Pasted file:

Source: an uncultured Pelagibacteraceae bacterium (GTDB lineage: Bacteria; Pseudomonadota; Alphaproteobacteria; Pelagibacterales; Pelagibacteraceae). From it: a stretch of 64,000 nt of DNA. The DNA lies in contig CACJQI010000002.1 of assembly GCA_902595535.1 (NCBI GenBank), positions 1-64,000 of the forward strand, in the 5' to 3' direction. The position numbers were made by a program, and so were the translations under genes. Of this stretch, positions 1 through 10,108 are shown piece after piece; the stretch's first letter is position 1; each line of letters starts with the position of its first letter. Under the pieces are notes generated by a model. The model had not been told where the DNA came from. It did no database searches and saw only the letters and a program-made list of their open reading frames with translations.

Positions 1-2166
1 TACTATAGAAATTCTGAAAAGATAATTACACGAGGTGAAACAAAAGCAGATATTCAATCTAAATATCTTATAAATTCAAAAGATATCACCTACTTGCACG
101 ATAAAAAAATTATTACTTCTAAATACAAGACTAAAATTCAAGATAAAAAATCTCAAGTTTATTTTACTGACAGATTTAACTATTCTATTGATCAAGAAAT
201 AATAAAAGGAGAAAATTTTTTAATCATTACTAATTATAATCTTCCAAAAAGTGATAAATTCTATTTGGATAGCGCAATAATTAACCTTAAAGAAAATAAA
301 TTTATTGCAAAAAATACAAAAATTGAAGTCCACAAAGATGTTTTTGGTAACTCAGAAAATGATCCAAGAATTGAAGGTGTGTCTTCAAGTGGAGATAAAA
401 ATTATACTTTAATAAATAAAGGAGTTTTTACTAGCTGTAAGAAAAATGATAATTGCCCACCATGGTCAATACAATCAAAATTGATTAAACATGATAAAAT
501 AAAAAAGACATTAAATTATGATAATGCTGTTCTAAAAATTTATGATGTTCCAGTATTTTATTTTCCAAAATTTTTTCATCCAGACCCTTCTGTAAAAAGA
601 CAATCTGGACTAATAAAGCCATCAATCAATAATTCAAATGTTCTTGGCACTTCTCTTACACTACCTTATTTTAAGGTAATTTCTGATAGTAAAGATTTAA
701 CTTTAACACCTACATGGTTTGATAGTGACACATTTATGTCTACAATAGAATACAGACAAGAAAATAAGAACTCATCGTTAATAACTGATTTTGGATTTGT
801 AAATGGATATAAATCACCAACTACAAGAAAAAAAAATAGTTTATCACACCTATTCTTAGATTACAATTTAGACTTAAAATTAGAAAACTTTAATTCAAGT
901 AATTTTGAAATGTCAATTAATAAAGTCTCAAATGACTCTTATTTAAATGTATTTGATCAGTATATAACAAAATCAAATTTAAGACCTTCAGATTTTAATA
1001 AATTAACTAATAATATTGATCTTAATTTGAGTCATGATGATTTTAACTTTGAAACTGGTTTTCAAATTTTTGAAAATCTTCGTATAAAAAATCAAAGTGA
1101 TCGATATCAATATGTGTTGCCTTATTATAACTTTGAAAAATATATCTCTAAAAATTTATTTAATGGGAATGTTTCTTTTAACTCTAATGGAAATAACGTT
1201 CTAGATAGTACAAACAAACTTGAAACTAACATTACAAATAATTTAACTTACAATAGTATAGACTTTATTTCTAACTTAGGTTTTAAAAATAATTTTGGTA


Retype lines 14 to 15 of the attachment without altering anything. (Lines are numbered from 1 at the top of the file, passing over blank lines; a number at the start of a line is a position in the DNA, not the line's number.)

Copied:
1101 TCGATATCAATATGTGTTGCCTTATTATAACTTTGAAAAATATATCTCTAAAAATTTATTTAATGGGAATGTTTCTTTTAACTCTAATGGAAATAACGTT
1201 CTAGATAGTACAAACAAACTTGAAACTAACATTACAAATAATTTAACTTACAATAGTATAGACTTTATTTCTAACTTAGGTTTTAAAAATAATTTTGGTA